Permission to attend work is, it emphasises, contingent on following certain controls, agreed by the Department of Health and Social Care (DHSC), to mitigate the risk of increased infection.

SDLT Additional Rate

My client owns several residential properties in her sole name.  Her spouse wishes to buy a buy-to-let property in their own name.  Will Stamp Duty Land Tax higher rates for additional dwellings apply? 

Yes, the additional 3% charge will apply here for the reasons outlined below.

In order to determine whether the SDLT higher rates will apply to the spouse purchasing alone, the conditions set out para 3(1) Sch. 4ZA FA 2003 will apply to both spouses, on the assumption that the other spouse was a purchaser, provided both spouses or civil partners are living together at the date of completion(Para 9 Sch. 4ZA FA 2003).

The transaction is to be treated as being subject to SDLT higher rates and para 9 of Sch. 4ZA effectively deems the purchaser’s spouse as party to the transaction provided the following:

  • the purchaser (or one of them) is married or in a civil partnership on the effective date,
  • the purchaser and the purchaser’s spouse or civil partner are living together on that date, and
  • the purchaser’s spouse or civil partner is not a purchaser in relation to the transaction.

Persons who are married to, or are civil partners of each other, are treated as living together for the purposes of Schedule 4ZA, if they are so treated for the purposes of section 1011 of the Income Tax Act 2007 – see SDLTM09820.

Para 9(2) requires the following conditions of Para 3 to be applied to each spouse and if either spouse meets all the conditions A to D, the purchase will be subject to the higher rates of SDLT.

A purchase of a major interest in a single dwelling by an individual will be a “higher rates transaction” and the higher rates of SDLT will apply to the purchase, if at the end of the day of purchase each of conditions A to D:

  • Condition A – the chargeable consideration is £40,000 or more
  • Condition B – the major interest purchased is not subject to a lease which has more than 21 years to run on the date of purchase
  • Condition C – the purchaser owns a major interest (with a market value of £40,000 or more) in another dwelling which is not subject to a lease which has more than 21 years to run at the date of purchase of the new dwelling, and
  • Condition D – the dwelling being purchased is not replacing the purchaser’s only or main residence.

In contrast, if the spouse with the property portfolio decided to transfer a residential property to the other spouse, and on the effective date of the transaction the two of them are married to, or civil partners, of each other, and living together, then the transaction is not a SDLT higher rates transaction (Para 9A Sch. 4ZA FA 2003).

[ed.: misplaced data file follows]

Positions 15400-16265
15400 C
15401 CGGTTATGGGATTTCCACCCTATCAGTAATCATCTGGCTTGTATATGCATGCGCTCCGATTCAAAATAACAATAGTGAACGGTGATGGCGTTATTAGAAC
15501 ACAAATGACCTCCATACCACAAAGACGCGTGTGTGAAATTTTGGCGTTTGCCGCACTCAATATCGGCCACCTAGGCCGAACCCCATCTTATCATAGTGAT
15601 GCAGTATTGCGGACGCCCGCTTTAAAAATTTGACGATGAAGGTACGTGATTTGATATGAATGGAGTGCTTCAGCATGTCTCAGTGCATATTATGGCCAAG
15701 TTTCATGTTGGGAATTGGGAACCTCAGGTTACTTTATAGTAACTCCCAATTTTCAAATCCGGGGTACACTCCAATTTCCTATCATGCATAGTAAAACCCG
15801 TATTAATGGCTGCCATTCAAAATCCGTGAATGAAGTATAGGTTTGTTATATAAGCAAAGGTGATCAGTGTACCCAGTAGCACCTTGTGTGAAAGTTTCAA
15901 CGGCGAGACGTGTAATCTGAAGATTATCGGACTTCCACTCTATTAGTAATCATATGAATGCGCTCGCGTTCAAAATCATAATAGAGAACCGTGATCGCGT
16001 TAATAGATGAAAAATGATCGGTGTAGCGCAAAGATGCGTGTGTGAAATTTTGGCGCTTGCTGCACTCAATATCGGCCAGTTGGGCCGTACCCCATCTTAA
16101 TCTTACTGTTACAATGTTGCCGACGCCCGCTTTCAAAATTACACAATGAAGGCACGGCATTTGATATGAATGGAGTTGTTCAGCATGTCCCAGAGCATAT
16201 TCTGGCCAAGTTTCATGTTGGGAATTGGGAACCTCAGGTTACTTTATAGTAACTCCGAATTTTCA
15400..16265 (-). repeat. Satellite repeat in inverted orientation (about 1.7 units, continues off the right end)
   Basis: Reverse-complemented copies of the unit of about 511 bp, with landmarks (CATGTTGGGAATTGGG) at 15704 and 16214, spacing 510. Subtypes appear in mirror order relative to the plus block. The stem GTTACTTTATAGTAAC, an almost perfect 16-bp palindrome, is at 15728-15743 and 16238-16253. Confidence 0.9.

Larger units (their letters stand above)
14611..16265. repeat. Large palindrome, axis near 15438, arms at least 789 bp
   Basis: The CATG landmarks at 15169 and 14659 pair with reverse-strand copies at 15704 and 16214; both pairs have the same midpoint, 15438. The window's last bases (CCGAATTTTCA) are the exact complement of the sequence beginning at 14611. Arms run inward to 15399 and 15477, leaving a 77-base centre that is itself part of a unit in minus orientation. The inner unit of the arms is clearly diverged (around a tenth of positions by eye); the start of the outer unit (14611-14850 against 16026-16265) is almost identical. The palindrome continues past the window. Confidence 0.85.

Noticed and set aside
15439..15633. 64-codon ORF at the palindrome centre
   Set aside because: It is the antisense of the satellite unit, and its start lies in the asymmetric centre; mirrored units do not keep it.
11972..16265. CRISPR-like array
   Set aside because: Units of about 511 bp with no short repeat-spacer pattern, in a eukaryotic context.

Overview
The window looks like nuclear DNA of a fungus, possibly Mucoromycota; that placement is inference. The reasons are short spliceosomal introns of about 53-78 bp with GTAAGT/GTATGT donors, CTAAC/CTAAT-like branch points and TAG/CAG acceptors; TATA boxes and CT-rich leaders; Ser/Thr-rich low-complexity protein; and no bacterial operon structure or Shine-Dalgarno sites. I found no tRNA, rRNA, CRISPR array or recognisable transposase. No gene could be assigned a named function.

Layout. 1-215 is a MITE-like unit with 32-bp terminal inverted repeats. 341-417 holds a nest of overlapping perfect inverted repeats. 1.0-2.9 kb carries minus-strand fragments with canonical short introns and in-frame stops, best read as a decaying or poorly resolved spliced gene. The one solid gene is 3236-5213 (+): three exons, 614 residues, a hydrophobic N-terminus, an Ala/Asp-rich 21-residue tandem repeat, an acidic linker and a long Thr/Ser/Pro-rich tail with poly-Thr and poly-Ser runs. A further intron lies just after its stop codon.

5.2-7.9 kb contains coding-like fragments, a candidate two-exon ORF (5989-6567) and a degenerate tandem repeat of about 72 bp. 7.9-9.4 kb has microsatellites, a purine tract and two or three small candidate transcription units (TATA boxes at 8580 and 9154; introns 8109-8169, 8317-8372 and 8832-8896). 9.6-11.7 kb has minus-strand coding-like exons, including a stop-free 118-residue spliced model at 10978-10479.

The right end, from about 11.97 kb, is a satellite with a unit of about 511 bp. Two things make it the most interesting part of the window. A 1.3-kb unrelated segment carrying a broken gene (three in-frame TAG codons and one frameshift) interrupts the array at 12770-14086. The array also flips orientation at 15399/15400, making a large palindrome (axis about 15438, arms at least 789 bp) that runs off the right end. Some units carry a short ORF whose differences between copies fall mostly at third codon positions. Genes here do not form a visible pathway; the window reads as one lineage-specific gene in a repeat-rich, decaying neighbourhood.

EDUCATION, CHILDCARE OR ACTIVITY CLUB?

My client runs a childcare centre.  During term-time it is largely pre-school children with some pre- and post-school care for primary school children.  During the school holidays she caters for all children up to the age of 12. She offers a wide range of creative, quiet and physical activities to cater for different children’s preferences, and these activities are generally led by students in the main holidays, or by the nursery staff for the rest of the time.

She is OFSTED regulated – does this mean it is exempt as education? 

 

In order to be exempt as education under VATA 1994, Schedule 9, Group 6, your client would need to be an eligible body; in other words (for this age group) a school as defined under the Education Acts.

Non-residential childcare falls under Group 7 which exempts Health and Welfare.  Item 9 exempts the supply by a state regulated private welfare institution of welfare services directly connected with the care or protection of children and young persons.

Where the body is required to be Ofsted regulated because it provides paid-for care to children under the age of 8 it will be a state regulated body.  In addition to exempting care for the under-8s, it can also choose to exempt an equivalent range of care to older children.  The conditions for this exemption are set out in VAT notice 701/2 para 2.2.2, and they are that the body:

  •  provides care on a commercial basis to children who are younger than 8 years old, as well as to older children;
  • operates identical hours of opening for all age groups, and
  • provides activities for children over 8 years old that are comparable with those provided for younger children.

Holiday clubs and after-school clubs can be problematic, particularly those which have a specific focus on a narrow range of activities rather than a wide range aimed at accommodating all children.  However, HMRC have in the past challenged even those offering a wide range, simply because in marketing material the body emphasised the range of activities offered. This problem has now been clarified to a large extent by the tribunal decision in RSR Sports limited. An HMRC brief was published following the decision which sets out the key features they would expect to find to support that the supply is one of childcare rather than the activities.

These are that:

  • The members of staff were merely supervising activities;
  • They did not hold coaching or teaching qualifications;
  • There was no external standard to which the services were being provided, and
  • The activities were merely an adjunct to the essential service which was childcare.

https://www.gov.uk/government/publications/revenue-and-customs-brief-18-2020-vat-liability-of-school-holiday-clubs-first-tier-tribunal-decision/revenue-and-customs-brief-18-2020-vat-liability-of-school-holiday-clubs-first-tier-tribunal-decision

Workplace Meals

My client owns a pub/restaurant and provides his staff with a meal halfway through their shift, is this a taxable benefit?